Senator’s husband got FDIC contract, as she sought funding

By Carol Eisenberg

April 22, 2009 at 8:33am

Sen. Dianne Feinstein introduced legislation early this year to channel $25 billion in taxpayer funds to a federal agency that had just awarded her husband’s firm a lucrative contract to sell foreclosed properties.

The California senator sought the additional funds for the Federal Deposit Insurance Corp. to boost the agency’s efforts to avert home foreclosures - a huge issue in her home state.

But as the Washington Times first reported Tuesday, Feinstein’s intervention came around the same time the FDIC was awarding a multimillion-dollar contract to CB Richard Ellis Group (CBRE) - the commercial real-estate firm chaired by her husband, Richard Blum.

Dianne Feinstein
Dianne Feinstein

Under the FDIC’s three-year contract with CBRE, the world’s largest commercial real-estate services company, the firm will sell foreclosed properties which the agency inherited from failed banks.

Feinstein began pushing for additional funding for the FDIC beginning last fall, introducing a bill Jan. 6, seeking the $25 billion from the government’s Troubled Asset Relief Program, which she said would help the agency avert an estimated 1.5 million foreclosures.

The proposal was backed by FDIC Chairman Sheila C. Bair, who was seeking to expand a program the agency had successfully used to reduce foreclosures among borrowers of the failed IndyMac bank by expediting loan workouts and expanding federal loan guarantees.

Spokesmen for Feinstein and Blum’s firm told The Times that there was no connection between the legislation and the contract to Blum’s firm, which was awarded Nov. 13. Feinstein’s office said the senator was unaware her husband’s firm had received an FDIC contract until the Times inquired about it Jan. 21.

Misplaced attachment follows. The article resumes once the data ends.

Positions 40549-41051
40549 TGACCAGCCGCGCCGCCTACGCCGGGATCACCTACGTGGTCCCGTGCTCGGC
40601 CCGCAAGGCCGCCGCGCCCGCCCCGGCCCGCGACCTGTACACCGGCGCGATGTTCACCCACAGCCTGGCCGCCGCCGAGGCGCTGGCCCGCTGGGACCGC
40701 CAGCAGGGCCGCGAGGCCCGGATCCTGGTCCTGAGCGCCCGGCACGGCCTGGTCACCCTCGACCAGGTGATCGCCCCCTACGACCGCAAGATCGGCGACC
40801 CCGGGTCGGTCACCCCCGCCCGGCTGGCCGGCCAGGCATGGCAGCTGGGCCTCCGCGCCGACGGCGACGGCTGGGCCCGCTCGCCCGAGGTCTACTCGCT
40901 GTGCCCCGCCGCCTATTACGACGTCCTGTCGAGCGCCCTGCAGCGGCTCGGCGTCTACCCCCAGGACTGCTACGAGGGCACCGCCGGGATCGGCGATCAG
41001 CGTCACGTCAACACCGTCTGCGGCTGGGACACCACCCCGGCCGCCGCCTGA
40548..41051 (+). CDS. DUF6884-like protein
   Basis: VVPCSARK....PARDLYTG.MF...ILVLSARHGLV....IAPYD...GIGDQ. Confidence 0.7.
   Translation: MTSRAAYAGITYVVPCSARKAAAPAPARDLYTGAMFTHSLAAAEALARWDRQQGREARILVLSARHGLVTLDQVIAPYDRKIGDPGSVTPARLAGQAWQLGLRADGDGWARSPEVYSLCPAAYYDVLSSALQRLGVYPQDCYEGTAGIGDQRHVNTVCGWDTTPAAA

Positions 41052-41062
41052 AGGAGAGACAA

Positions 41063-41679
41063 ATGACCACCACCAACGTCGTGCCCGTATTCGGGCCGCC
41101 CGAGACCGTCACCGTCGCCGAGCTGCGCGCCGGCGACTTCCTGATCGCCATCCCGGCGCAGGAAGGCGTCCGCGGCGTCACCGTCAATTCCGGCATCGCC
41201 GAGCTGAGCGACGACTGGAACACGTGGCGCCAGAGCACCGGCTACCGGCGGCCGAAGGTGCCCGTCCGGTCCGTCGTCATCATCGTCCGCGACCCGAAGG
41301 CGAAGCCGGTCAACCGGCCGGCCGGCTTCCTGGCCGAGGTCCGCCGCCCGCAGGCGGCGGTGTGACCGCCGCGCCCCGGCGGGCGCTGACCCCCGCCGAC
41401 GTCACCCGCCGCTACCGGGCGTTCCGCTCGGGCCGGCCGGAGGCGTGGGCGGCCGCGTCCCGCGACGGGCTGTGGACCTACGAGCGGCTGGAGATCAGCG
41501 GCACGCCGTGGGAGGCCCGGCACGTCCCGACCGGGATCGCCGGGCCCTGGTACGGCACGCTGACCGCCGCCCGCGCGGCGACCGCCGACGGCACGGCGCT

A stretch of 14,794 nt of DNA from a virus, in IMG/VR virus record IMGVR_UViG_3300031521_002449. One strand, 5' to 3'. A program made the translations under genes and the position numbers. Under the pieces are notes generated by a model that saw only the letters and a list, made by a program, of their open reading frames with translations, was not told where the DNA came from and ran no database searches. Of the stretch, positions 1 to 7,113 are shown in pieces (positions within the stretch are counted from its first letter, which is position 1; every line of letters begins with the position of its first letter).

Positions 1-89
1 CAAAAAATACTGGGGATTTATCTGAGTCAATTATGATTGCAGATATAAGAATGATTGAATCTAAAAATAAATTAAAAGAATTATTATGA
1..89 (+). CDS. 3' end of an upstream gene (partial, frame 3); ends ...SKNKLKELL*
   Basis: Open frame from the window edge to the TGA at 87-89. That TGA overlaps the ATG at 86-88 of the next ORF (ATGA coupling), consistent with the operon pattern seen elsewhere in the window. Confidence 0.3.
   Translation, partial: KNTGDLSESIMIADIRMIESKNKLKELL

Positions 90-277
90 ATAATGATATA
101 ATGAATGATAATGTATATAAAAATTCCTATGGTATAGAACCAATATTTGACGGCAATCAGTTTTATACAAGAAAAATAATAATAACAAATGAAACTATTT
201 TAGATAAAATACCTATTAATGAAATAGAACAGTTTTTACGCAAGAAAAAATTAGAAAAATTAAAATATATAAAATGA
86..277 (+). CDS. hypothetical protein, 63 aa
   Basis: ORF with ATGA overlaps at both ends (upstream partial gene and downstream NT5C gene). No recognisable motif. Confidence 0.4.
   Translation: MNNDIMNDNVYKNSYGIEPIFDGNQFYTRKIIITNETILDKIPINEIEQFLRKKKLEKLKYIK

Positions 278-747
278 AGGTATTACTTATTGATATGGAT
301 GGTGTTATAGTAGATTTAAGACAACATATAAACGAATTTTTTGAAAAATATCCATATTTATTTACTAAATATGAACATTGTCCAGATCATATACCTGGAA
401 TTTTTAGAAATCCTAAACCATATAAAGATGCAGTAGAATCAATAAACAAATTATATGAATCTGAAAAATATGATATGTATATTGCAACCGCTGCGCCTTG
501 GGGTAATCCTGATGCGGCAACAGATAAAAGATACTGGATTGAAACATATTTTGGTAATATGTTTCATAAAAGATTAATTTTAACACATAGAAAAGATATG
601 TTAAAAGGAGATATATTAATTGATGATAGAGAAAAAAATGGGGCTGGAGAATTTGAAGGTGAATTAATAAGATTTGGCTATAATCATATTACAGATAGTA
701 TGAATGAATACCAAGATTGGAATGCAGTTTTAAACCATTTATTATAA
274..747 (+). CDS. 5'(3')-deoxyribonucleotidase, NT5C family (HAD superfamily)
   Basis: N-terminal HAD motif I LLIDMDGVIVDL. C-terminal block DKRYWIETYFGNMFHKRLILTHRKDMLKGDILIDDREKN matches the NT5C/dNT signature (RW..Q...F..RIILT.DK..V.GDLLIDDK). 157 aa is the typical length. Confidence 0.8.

Blum, who is a nonexecutive chairman of the real-estate firm, said he was unaware of CBRE’s application until after the award was publicly announced Nov. 26. A spokesman for Feinstein said he does not participate in the firm’s day-to-day activities and he has no operational role.

Besides its indirect ties to Feinstein, CBRE’s directors include several Washington powerbrokers, including former Sen. Tom Daschle, former Clinton Commerce Secretary Micky Cantor, and prominent GOP fund-raisers Bradford M. Freeman and Fred Malek.

Even if neither Blum, nor Feinstein were aware of the firm’s bid to the FDIC several ethics experts told the Times that the contract award nonetheless gives the appearance of a conflict of interest.

It “highlights the problem of a senator with a spouse who has extensive business interests that intersect frequently with the federal government,” said Melanie Sloan, executive director of the watchdog group Citizens for Responsibility and Ethics in Washington (CREW). “Even if there is no actual conflict of interest, it often has the appearance of a conflict.”

Feinstein has run into such problems before. As a former member of the Military Construction Appropriations subcommittee, she voted for millions in appropriations that benefited her husband’s firms before deciding to step down from that post in the face of criticism about such conflicts in early 2007.

The Times said that real estate specialists also questioned the government’s generosity in the contract with CBRE.

CBRE will be paid monthly maintenance fees for each foreclosed property it handles, as well as commissions and incentives. Total compensation may range from 8 percent of the sales price on many residential properties, up to 30 percent for properties worth $25,000 or less. A smaller firm also won a slice of the work with similar terms.

Most real estate agents earn no more than 6 percent on residential, even on foreclosed properties, and CBRE doesn’t have as much experience in foreclosure sales as other firms, the experts said.

The FDIC said the above-market incentives were designed to encourage quick sales of the growing number of foreclosed properties the agency has inherited during the recession. An agency spokesman also denied that politics was involved in the awarding of the contract, noting the decision was made by career staff.

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